Perspectives: The US and Afghan Refugees
Headline Roundup September 7th, 2021
As the U.S. continues to sort out the mess in Afghanistan, tens of thousands of Afghan refugees are seeking safety by fleeing the country. The U.S. and the Department of Homeland Security (DHS) has begun accepting refugees, placing them at domestic military bases; the Pentagon said last week that roughly 20,000 refugees were already at U.S. bases. The State Department reportedly notified nonprofit organizations that help settle refugees this week that up to 50,000 more refugees in need of resettlement may soon arrive; it also expanded a Special Immigrant Visa (SIV) program for Iraqis and Afghans who helped the U.S. military to issue an additional 8,000 visas.
The idea of welcoming Afghan refugees has united some voices across political divides. Voices on both left and right have advocated the importance of the U.S. protecting Afghans with a smooth immigration process, particularly children and people who aided the U.S. military and now may face Taliban retribution. Some left-rated voices called for congressional action to ensure that refugees have assurances, such as an opportunity for permanent U.S. residence or reunification with family members who were left behind. Right-rated voices also focused on how refugees are being processed, where they're being kept, and what sort of measures the federal government is taking to make sure refugees are kept track of; some also highlighted claims that the State Department is holding up private charter flights carrying Americans and refugees from leaving Afghanistan.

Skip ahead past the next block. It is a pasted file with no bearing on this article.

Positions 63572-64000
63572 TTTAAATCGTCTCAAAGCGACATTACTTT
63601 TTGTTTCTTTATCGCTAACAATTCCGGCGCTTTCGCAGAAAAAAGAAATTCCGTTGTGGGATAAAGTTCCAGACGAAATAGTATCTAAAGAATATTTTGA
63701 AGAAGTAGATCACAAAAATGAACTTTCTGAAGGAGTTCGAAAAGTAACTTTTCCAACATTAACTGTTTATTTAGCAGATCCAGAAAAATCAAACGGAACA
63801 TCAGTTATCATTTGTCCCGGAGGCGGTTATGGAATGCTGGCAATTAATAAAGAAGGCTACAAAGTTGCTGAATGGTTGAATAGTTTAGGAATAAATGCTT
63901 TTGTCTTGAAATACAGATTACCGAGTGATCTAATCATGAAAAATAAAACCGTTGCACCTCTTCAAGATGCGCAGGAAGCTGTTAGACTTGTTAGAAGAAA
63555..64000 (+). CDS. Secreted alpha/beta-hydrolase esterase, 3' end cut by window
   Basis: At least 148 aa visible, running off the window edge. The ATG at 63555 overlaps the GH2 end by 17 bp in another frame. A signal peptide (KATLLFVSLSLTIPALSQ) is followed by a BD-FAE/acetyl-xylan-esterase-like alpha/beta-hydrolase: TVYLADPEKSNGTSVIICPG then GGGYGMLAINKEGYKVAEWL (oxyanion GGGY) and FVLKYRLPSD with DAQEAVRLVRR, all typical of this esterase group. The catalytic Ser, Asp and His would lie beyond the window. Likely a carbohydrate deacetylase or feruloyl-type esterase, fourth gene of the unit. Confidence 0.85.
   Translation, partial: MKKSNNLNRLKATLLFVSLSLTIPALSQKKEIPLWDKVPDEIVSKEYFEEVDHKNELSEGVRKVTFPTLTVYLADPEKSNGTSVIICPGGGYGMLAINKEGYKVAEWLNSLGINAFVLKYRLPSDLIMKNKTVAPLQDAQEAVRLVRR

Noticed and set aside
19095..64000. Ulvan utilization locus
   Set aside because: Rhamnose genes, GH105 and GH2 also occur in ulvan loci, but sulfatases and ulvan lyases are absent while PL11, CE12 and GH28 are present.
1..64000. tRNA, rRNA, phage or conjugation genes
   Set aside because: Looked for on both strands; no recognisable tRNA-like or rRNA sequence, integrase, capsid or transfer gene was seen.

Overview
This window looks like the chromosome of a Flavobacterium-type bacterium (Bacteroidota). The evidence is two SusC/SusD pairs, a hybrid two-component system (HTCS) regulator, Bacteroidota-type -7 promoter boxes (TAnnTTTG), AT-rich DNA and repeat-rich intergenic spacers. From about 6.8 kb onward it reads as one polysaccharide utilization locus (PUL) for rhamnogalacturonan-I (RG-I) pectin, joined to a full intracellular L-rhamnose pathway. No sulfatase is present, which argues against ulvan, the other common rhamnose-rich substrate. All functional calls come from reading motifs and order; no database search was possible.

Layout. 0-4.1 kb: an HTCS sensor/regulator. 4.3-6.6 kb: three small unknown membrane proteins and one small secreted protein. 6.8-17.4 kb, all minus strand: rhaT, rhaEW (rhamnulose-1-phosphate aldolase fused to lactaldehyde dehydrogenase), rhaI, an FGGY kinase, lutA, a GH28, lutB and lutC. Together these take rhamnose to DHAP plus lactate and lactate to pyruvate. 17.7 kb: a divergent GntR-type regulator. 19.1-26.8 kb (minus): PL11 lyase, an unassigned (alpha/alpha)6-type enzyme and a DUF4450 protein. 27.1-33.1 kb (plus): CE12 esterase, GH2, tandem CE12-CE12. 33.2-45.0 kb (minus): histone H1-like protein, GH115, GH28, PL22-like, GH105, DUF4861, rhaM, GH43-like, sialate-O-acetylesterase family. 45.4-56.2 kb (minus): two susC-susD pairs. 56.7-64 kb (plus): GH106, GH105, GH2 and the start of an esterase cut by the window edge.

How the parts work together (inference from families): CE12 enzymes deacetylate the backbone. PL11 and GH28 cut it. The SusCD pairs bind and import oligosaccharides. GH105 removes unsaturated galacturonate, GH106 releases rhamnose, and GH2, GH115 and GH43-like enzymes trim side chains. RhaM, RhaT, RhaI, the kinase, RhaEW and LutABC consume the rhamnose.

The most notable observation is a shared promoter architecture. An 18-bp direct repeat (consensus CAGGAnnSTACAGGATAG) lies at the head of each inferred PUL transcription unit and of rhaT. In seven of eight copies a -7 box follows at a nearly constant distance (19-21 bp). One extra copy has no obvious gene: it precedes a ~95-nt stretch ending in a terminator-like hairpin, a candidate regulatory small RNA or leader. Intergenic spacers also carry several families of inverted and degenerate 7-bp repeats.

If you don’t imbibe the noxious prattle-on-demand that calls itself cable television “news,” you might not realize that a crew of pundits and talking heads has spent much of the last few weeks warning that the fall of Kabul to the Taliban will mean an invasive flood of Afghan refugees pouring into our streets, ravaging our daughters, and imposing sharia law on our cul-de-sacs and HOAs.
Never mind that those refugees are running from the imposition of an especially brutal form of sharia law, or that to fight a terrorist cell, we invaded...
President Biden is struggling with a Gordian knot on immigration that there's little he can do to untangle: The nation's broken system is making it harder than it should be to manage the Afghan refugee crisis — and the Afghan refugee crisis is making it harder to fix the system.
By the numbers: If the military’s task of adding 50,000 spots to bases by mid-September to temporarily house Afghan refugees sounds like a lot, consider that there have been more than 1.2 million undocumented border crossings since last October.
The Afghans evacuated by the United States have escaped the Taliban, but they still face a humanitarian emergency. These are refugees experiencing stunning loss and anxiety — they have well-founded fears of persecution as defined in the Refugee Convention and U.S. law — and they need and deserve legal status in the United States through a smooth and welcoming process.
As we have seen, the Afghan refugees were and continue to be hurriedly evacuated and provided quick entry through what’s known as the parole authority of the secretary of the Department of...
AllSides Talks: Political Stereotypes
Monday, October 25, 2021, 5PM PT / 8PM ET
This Monday, Americans from across the political spectrum will meet in small groups to explore the impact of political stereotypes, and what they wish others would understand about their beliefs.